A. hydrogeniformans UC0046 responded to H2 injection by upregulating a H+-ATPase (NtpB) (Fig. 5 and Additional file 2: Dataset S2) that extrudes protons through ATP hydrolysis, and by downregulating the expression of the Na+/proline symporter (PutP) and Na+/H+ antiporters (MnhC, NhaC) (Additional file 2: Dataset S2). These mechanisms are used by various anaerobic bacteria to regulate internal pH and to control the transmembrane electrochemical gradient [56]; however, a syntrophic mechanism also cannot be excluded for this species. Additionally, A. hydrogeniformans UC0046 upregulated the coenzyme F420-reducing hydrogenase (FrhA), the electron transfer flavoprotein (ETF: FixA), and the NADH:ubiquinone oxidoreductase (NuoE), all known to be involved in mechanisms of electron flow and energy production [51, 52] (Fig. 5 and Additional file 2: Dataset S2). As for D. tunisiensis UC0050, the upregulation of these genes suggests an involvement of A. hydrogeniformans UC0046 in syntrophic relationships with hydrogen-scavenger microorganisms.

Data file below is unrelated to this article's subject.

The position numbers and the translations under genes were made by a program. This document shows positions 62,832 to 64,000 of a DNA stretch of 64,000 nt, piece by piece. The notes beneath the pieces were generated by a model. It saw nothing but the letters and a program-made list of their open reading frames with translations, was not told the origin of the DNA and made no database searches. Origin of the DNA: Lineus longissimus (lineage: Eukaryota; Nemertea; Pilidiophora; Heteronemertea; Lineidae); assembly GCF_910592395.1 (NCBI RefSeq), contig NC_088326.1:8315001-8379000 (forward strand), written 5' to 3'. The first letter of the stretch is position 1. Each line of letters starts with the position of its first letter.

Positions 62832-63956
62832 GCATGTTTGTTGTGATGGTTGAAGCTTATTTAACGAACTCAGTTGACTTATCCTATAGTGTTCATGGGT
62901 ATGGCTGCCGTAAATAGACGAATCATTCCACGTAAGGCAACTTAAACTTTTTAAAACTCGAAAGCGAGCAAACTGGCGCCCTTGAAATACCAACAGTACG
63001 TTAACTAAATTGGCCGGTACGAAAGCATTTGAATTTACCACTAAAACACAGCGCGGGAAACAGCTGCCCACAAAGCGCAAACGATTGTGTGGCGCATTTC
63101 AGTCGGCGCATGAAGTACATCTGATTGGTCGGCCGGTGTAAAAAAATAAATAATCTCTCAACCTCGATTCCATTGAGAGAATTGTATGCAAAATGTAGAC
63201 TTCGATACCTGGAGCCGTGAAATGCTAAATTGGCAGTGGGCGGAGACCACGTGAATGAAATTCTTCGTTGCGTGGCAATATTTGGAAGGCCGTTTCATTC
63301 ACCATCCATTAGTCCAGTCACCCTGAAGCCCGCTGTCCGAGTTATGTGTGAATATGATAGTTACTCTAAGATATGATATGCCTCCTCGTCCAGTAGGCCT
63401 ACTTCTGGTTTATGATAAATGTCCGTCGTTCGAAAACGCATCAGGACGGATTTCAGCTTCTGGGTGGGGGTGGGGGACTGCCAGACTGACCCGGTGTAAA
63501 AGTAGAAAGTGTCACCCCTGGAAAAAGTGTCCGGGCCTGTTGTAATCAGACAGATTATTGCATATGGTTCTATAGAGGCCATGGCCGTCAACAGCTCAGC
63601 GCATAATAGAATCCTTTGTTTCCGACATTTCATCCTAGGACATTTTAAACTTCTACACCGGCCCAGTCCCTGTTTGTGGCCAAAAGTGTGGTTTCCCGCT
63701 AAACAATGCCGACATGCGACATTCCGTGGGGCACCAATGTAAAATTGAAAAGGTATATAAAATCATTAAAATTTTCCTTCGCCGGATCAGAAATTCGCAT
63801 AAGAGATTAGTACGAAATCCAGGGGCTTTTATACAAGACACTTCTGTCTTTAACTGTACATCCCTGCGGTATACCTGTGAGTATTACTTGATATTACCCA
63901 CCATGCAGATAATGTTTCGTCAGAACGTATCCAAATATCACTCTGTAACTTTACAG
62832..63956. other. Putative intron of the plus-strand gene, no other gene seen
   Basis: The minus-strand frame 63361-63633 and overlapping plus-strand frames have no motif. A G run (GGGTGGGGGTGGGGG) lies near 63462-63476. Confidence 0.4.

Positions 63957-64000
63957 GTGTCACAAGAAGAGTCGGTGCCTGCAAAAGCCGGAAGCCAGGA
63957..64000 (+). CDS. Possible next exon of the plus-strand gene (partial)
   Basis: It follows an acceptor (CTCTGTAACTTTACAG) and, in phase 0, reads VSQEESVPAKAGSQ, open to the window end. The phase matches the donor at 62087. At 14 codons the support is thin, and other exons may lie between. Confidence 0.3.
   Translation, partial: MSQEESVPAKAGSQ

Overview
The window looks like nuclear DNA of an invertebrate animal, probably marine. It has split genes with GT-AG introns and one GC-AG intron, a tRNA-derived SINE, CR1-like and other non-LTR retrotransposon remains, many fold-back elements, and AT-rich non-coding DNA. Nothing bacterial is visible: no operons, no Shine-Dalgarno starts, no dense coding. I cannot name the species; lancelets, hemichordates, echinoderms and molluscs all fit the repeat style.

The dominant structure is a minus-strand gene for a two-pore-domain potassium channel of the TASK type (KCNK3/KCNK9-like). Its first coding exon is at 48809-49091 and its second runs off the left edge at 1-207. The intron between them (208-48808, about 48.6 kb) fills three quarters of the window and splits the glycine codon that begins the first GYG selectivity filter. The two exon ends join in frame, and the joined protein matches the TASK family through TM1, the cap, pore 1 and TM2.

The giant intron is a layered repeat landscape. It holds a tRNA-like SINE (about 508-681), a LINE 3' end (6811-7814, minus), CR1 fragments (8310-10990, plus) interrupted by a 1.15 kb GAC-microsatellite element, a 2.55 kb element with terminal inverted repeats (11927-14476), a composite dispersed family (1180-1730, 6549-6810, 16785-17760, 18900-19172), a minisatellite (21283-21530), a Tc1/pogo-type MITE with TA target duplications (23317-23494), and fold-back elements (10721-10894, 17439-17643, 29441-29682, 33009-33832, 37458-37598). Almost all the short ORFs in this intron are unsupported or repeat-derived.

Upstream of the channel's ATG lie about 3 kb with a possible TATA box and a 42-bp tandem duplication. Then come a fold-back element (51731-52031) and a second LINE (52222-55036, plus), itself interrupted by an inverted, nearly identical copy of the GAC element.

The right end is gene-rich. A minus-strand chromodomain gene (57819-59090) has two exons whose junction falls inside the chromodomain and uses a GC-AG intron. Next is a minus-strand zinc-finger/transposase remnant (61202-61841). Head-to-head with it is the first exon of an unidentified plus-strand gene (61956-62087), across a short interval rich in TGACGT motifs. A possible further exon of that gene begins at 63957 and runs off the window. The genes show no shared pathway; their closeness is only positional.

The less abundant SAOB T. acetatoxydans UC0018 increased by almost 8-fold after H2 injection (Fig. 3, Additional file 1: Figure S4, Additional file 2: Dataset S1). There was an upregulation of glucose metabolism (FruK, Fba), as well as sugar and branched-chain amino acid ABC transporters (Rbs, Mgl, and LivK) in this species (Fig.4, Fig. 5, Additional file 2: Dataset S2). T. acetatoxydans UC0018 also upregulated the rTCA key enzymes pyruvate:ferredoxin oxidoreductase and phosphoenolpyruvate carboxykinase (PorA and PckA) by 8- and 4-fold, respectively (Fig. 5 and Additional file 2: Dataset S2), indicating an acetate uptake probably aimed to increase the energy store capacity. It is indeed known that the utilization of the TCA cycle in the reductive direction by many autotrophic anaerobes is aimed at producing metabolic intermediates via acetyl-CoA incorporation [57]. The rTCA upregulation seen in T. acetatoxydans UC0018 indicates the different metabolic direction taken by T. acetatoxydans, which did not act as a SAO by upregulating enzymes for acetate oxidation. A significative correlation between T. acetatoxydans UC0018 in phase II and acetate concentration in the reactor was also indicated by statistical analysis (Additional file 1: Figure S5).